You finally made it through the school year.  Your child did pretty well despite all the obstacles. You even saw him meet some of his IEP goals. But now summer is looming, and you have no clue what to do with him. As you probably know well, kids with autism often find it difficult while some typical kids (though by no means all!) do well with unstructured time. Without a clear schedule and structure, actually many kids with autism become quite anxious. And just "hanging out" is rarely a great option for a child on the spectrum, while you may have a local pool, beach, or other summer recreational option. After all, how many camp programs offer “social skills” along with “horseback riding – ordinary summer camp looks pretty unlikely. You might in fact be pleasantly surprised to discover that quite a few typical camps offer support for special needs kids -- and there are quite a few really good special needs camps springing up around the country. However, is to be pro-active – this is the key to finding the right match for your child. The reality is that they may know of very few options -- and they may not want to take the time to help you dig for ideas and resources, although your school district is supposed to help guide you through the process.

How to find a summer autism program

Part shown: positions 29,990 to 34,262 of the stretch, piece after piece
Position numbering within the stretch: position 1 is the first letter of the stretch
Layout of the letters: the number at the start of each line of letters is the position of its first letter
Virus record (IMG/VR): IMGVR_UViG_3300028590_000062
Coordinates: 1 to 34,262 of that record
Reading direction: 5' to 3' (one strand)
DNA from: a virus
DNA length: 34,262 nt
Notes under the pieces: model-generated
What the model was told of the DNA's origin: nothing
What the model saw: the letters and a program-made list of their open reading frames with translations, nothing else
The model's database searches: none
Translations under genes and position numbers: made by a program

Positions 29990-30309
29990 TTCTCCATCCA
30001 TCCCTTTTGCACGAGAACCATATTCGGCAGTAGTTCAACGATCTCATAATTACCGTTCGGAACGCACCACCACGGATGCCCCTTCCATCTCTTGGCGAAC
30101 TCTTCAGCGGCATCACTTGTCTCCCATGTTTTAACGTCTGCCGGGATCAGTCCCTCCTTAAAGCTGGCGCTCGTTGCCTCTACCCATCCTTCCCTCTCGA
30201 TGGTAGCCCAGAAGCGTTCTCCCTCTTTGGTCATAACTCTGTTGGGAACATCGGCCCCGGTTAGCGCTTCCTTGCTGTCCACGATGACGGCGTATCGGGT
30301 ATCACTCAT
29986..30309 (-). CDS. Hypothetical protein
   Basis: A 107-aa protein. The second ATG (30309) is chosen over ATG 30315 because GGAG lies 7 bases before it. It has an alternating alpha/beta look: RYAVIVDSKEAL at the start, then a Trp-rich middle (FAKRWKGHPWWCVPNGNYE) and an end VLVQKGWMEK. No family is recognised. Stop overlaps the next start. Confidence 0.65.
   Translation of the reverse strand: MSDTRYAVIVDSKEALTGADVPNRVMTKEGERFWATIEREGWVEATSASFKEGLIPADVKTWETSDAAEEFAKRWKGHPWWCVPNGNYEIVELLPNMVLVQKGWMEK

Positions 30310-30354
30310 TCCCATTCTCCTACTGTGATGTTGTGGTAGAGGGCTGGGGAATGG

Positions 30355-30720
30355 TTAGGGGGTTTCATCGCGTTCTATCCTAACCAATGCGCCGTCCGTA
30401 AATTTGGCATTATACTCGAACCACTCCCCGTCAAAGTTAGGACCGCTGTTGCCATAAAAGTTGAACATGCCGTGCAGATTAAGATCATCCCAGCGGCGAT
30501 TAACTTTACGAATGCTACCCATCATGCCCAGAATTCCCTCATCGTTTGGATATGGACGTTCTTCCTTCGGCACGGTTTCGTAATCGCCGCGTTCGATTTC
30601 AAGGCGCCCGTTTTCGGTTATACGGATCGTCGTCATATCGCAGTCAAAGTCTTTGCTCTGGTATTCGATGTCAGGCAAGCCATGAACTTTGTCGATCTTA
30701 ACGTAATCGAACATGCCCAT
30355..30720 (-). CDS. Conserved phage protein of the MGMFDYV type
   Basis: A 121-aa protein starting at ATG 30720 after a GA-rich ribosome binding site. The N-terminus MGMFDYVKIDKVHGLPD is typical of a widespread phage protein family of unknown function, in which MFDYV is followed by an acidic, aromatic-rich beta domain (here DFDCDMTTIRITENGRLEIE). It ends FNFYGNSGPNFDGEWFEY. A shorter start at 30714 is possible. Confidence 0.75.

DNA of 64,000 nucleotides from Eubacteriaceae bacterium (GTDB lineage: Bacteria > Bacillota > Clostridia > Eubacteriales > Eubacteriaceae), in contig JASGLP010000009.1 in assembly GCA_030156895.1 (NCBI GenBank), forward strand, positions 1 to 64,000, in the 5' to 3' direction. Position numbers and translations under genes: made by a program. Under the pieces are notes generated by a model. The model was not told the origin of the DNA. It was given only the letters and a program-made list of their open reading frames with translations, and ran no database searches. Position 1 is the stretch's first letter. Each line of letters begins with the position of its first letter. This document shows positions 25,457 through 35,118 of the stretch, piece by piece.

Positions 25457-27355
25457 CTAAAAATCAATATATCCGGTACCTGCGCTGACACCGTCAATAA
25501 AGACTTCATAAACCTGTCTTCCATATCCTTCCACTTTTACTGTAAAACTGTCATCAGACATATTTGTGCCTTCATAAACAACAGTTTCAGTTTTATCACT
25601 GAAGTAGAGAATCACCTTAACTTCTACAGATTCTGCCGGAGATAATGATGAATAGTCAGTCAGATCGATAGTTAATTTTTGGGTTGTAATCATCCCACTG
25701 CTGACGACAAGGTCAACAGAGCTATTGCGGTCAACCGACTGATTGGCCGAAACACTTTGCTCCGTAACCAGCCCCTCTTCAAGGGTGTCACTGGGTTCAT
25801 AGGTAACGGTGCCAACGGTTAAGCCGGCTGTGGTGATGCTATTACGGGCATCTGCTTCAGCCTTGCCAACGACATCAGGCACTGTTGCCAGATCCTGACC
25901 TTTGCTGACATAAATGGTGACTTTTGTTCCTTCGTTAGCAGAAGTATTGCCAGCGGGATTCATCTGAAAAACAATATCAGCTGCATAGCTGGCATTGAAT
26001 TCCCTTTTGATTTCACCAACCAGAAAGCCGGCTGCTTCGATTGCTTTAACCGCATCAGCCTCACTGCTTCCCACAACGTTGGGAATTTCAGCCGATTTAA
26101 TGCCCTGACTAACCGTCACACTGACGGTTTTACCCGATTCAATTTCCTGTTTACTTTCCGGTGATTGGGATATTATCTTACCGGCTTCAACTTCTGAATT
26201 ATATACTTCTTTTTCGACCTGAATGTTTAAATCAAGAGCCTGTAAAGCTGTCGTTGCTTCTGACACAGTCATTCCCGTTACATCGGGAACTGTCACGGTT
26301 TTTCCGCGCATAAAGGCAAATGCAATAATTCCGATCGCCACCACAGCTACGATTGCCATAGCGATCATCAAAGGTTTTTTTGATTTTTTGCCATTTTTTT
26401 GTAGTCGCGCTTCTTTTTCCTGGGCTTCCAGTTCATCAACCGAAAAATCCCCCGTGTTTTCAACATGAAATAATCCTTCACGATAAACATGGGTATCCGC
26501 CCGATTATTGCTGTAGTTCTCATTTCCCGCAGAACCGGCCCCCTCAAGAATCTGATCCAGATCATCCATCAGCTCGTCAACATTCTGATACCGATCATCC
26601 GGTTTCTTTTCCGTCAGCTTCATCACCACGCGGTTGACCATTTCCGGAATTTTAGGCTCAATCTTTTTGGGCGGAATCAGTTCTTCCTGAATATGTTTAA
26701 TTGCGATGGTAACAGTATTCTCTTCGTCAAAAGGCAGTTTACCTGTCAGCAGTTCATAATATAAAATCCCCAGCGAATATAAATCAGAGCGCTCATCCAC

Start early. These days, even parents of typical kids start early in their quest for the perfect summer camp at the perfect price. For parents of autistic kids, the start should begin even earlier. What it costs, and whether it's right for your child, the better equipped you'll be to make a smart choice the more you know about what's available. Find out what kind of ESY program is offered through your school district. ESY is a federally funded option for kids whose skills are likely to regress during extended breaks. He may be eligible for a free summer program in case he does qualify.  Some districts will supply a 1:1 aide so that your child can be included in a typical summer camp. Transportation is included.  Be aware, though, that not all ESY programs are particularly good. Many are located at schools, run for only a short period of time for just small portion of the day, and offer very limited experiences.  For better or for worse, depending upon your particular needs – it is also fairly common for ESY programs to lump kids from a variety of school year programs into a single summer program. Look into organizations like Easter Seals, Variety Club, and the YMCA. All have missions that focus on providing high quality programs to kids with all kinds of special needs. The Y, in particular, may be a good choice as it is often a very inclusive and supportive setting.  You may find that the Y is already well-suited to supporting your child in a summer program even in case you do not have any interest in creating a program.